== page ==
Professor Cohen Comments on the tension at the Diaoyu IslandsAug 23rd, 2012 | By USAsialawNYU | Category: Jerome A. Cohen's Blog Printable format
Professor Jerome Cohen was recently asked to comment on the recent tensions surrounding the Diaoyu ( Senkaku) Islands, following Chinese citizens’ landing on the disputed islands in support of China’s possession of the territory. Specifically, he was asked why China would allow its nationals (non-government actors) to take such an action and whether the situation might have any bearing on China’s position in regard to other disputed territories, such as the Paracel Islands in the South China Sea. His response is posted below.
The PRC government must be cautious in how it handles these problems and is necessarily slow to involve PRC officials. The use of non-officials keeps the issue alive without implicating the government directly. The more interesting question is not why the PRC allows non-officials to act but why the Japanese government allowed them to land on an island it controls. It obviously decided that to prevent them from landing would heat matters up more than allowing them to land would and Japan wants to minimize the inevitable friction the interlopers cause.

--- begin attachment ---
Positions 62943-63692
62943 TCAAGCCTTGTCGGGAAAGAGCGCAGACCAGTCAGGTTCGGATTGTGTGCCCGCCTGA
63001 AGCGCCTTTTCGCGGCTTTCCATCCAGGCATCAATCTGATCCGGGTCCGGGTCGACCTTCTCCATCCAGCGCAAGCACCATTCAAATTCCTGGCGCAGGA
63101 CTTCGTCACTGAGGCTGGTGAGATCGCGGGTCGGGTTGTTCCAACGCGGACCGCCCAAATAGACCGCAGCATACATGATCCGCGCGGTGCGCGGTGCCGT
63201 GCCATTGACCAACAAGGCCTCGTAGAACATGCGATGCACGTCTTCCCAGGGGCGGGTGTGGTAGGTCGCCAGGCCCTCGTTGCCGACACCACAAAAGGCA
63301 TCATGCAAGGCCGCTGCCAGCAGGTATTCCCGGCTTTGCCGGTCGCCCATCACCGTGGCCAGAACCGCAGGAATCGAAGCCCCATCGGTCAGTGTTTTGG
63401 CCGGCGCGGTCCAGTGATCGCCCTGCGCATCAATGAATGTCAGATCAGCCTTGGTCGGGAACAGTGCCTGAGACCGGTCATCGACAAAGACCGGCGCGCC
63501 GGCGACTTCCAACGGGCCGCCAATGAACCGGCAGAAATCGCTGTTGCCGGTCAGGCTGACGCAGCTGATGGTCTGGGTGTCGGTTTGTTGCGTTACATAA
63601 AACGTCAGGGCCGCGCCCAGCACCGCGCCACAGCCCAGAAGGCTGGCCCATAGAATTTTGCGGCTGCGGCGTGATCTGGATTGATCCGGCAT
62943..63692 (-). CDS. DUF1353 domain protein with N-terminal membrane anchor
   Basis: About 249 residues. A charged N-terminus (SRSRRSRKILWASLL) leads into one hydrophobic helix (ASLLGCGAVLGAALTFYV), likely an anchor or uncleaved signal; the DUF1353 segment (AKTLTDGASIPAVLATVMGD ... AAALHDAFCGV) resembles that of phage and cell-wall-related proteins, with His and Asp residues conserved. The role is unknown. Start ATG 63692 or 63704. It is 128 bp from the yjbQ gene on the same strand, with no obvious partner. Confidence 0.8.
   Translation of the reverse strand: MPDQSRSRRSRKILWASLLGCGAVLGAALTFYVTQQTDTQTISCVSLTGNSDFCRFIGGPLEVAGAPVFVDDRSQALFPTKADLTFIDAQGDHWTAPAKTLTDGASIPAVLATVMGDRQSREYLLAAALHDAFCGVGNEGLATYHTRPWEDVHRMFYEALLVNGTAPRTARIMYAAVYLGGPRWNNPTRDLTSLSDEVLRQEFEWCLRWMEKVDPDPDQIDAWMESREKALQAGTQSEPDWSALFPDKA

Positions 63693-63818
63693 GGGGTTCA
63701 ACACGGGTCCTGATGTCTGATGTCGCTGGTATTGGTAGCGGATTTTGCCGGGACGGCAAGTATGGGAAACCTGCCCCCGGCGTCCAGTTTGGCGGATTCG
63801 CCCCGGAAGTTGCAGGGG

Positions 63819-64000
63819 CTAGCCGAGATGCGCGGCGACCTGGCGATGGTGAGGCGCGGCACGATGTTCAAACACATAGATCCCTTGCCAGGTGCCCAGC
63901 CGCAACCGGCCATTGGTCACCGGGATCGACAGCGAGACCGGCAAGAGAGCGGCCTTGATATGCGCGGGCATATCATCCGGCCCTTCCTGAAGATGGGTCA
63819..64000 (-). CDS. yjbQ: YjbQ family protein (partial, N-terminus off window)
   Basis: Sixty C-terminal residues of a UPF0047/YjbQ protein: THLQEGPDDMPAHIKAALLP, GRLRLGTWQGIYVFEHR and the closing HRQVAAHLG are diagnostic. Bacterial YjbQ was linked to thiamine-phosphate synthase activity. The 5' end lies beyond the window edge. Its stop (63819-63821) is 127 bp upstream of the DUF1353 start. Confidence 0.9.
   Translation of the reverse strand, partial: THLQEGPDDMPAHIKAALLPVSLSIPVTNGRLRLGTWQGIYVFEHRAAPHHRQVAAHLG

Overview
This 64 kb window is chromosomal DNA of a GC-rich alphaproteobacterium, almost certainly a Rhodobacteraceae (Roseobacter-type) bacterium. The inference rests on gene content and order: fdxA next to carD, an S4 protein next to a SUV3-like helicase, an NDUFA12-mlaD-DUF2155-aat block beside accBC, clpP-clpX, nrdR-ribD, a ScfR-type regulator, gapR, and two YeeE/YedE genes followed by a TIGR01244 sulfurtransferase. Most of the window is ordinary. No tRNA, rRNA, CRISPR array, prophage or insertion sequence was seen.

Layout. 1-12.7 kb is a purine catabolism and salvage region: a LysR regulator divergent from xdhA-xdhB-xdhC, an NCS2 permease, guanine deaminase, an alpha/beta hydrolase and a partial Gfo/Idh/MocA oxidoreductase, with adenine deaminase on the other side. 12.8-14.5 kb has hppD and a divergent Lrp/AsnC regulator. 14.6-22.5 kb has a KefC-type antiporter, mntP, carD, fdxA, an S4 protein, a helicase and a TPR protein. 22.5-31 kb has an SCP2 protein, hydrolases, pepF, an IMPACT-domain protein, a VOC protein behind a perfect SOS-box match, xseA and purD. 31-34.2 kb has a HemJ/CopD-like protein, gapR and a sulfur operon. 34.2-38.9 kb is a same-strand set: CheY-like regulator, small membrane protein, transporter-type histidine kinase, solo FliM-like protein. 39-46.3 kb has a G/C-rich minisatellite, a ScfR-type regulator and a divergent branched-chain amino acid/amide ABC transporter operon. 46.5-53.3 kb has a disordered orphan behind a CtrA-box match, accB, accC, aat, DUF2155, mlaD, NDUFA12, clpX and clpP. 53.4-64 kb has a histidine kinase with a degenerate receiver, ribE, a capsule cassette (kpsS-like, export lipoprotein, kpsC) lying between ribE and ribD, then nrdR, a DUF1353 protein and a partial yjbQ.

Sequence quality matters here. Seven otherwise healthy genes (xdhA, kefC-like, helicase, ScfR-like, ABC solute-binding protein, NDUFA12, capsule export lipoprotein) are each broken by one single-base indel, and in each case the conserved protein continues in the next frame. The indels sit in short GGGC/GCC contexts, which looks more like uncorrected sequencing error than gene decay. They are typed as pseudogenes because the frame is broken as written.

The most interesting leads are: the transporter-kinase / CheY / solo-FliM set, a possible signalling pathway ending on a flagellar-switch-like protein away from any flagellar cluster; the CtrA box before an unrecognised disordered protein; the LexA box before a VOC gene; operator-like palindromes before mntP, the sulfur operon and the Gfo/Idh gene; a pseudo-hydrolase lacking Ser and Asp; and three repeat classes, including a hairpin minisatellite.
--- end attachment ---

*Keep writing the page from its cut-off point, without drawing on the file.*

The country in control of a disputed island always has a great advantage, putting the burden on nationals of the country that would like to be in control and their government (in this case the PRC) to decide how to keep the issue alive and demonstrate the existence of a “dispute.” The country in control always says there is no “dispute” since the island plainly belongs to it. This is Japan’s position regarding these islands. Please note that this is China’s position regarding the islands in the South China Sea that it (the PRC) and Taiwan control. China, for example, says that it wants to resolve SCS issues bilaterally with each of the other claimants, yet it refuses to talk with Vietnam about ownership of the Xisha (Paracel) islands, which Vietnam protests. So Vietnam has with respect to the Paracels the same problem China has with respect to the Senkaku/Diaoyu.
Should Vietnam allow some of its nationals to try to land on the Paracels the way China allows some of its nationals to land on the Senkaku/Diaoyu? That would escalate the dispute further but demonstrate the similarities between the two situations. At some point China will have to reconcile its positions in the East China Sea and South China Sea. Japan has the same problem with Korea. Japan does not control Tokdo/Takeshima but Korea does, so Japan is the party on the outs and is frustrated. What is needed is agreement among the various players to adopt consistent rules and tactics and resort to an agreed process for fairly resolving these territorial disputes. If they cannot do that, they will have to come up with imaginative ways of shelving territorial claims and sharing resources. Either path involves statesmanship and enlightened policies of a high order. None of the players involved has shown signs of adopting such a wise course. They are all slaves to nationalism and domestic politics, so the situation is becoming increasingly dangerous, with no solutions in sight.
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